Should you, shouldnt you: How safe is it to drink cows milk?

By SM.06 Apr, 2017


We hardly give a thought before drinking that glass of milk every day even as adulteration of milk products is rampant in India and the pressure on dairy farmers to scale up is massive.

How healthy is it? Does it do any good? Should you consume it at all? If yes, how much?

Though there is no one answer to all these questions and experts vary in their opinions, most think consuming cow’s milk every day is safe, healthy and much needed by your body.

Here is all you needed to know:

How much is enough?

The popularity of consuming cow’s milk might have fallen considerably in the UK and the US in the last three decades, but drinking it first thing in the morning or through the day is as popular in India as ever.

And doctors see no harm in it as long as you take it in limited quantities, precisely between 200-500ml (about two glasses) a day.

Is it nutritious still?

“The milk of cows that are grass-fed is the richest source of calcium, protein and omega-3 fatty acids,” Dr Rekha Sundersan, a lactation consultant at Chennai’s Seethapathy Clinic and Hospital, says.

According to her, certain health fads take over from time to time, like veganism is now or ‘nothing white’ five years ago. “These keep coming and going but Indians have been having cow’s milk for generations now and it won’t change because it is wholesome food.”

Dr Sudeep Khanna, a senior consultant at the department of gastroenterology of New Delhi’s Indraprastha Apollo Hospitals, agrees. “Most of these studies that advise against drinking milk are observational and based purely on a cause-and-effect relationship. There is nothing to be afraid of,” he says.

Should you buy from the dairy near you?

“It is definitely better than buying from a milkman,” Sundersan says.

“The milk from dairies is pasteurised. That you get from your local milkman is not. You are not even sure of the utensils he is using or the cleanliness levels of his cow shed. Dairies follow certain standards of hygiene and production, and can be held accountable if they flout the norms,” she adds.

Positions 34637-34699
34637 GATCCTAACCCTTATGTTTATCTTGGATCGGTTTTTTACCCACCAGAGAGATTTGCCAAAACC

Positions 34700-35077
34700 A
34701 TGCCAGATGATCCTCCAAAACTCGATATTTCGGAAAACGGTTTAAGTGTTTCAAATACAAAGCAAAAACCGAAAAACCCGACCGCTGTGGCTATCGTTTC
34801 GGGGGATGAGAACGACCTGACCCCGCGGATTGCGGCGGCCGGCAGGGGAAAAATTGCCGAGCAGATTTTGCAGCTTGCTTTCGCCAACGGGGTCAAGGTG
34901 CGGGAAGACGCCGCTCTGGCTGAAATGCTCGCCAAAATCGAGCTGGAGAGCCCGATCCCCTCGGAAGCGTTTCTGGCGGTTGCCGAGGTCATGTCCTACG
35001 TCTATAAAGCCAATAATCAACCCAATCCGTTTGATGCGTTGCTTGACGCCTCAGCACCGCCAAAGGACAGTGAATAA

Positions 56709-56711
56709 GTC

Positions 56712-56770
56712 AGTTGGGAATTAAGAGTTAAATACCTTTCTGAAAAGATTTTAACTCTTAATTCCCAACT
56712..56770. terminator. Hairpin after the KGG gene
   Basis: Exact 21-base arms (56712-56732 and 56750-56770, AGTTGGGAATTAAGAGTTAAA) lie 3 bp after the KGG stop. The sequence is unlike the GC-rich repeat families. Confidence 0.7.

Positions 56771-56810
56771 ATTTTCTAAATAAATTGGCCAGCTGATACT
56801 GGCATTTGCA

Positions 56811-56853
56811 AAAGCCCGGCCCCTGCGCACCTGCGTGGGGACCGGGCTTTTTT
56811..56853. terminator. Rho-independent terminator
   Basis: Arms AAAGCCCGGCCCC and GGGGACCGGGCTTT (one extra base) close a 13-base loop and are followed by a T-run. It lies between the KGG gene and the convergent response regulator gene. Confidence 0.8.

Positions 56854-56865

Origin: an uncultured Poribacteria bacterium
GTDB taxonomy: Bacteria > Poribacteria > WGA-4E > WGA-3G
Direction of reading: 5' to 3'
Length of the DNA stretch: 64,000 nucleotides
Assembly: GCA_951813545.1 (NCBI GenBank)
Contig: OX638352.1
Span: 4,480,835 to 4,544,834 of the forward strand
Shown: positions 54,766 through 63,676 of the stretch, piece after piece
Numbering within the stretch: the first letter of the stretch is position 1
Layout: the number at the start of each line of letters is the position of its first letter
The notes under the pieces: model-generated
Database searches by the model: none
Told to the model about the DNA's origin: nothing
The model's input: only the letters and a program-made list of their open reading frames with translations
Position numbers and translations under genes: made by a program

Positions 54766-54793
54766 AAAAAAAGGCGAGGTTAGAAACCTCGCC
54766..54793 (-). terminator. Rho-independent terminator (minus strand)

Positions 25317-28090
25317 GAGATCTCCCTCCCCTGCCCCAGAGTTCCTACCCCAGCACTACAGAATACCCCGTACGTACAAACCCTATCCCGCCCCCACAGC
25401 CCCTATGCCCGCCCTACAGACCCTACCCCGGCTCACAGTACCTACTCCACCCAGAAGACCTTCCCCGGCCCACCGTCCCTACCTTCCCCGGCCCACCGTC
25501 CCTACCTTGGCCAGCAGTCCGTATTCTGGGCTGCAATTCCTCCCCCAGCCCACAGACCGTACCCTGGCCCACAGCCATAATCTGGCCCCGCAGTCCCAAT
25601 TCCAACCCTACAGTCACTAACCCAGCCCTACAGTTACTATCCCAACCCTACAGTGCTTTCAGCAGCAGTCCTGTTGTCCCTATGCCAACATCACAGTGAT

Indraprastha Apollo Hospital’s Khanna echoes the notion. “Buying milk from a dairy booth is perfectly safe as long as you boil it and check its taste before consuming it,” he says.


He also urges consumers to check the date before making a purchase. “Do not buy old milk. Always look at the expiry date,” he says.

Should you have milk with food?

Victoria Kumar Soraine, infant and young child feeding specialist with the Breastfeeding Promoting Network of India, says one should never mix them.

“There should be a gap of at least 30 minutes between when you drink milk and have your meal because milk makes it difficult for your body to absorb the iron in your food,” she says.


Is it a complete food?

Not really, says Soraine. “Milk is not a complete food in itself as is commonly believed. It needs to be supplemented with other foods. You cannot treat it as a full diet. It’s just a part of it,” she says.

Though nutritious, she believes it to be foolhardy to depend on milk for all nutrient supplies. “A lot of people drink a glass of milk a day and think it would do. It doesn’t. This is asking too much of one food item,” she adds.

What if you don’t have milk at all?

You do not lose out on much as long as you have other sources to meet your nutrient requirements. In fact, adults do not need milk as much as children do.

“Cow’s milk is most beneficial to humans from when they are six months old to until they are five. Milk is not absorbed by adults the way it should be, thus limiting its benefits,” Soraine says.

Also, the hormones that are injected to the cattle for increasing milk production do more harm than good.

“Oxytocin that is given to cows is already present in the human body and an excess of it can lead to diseases like PCOD,” according to Soraine.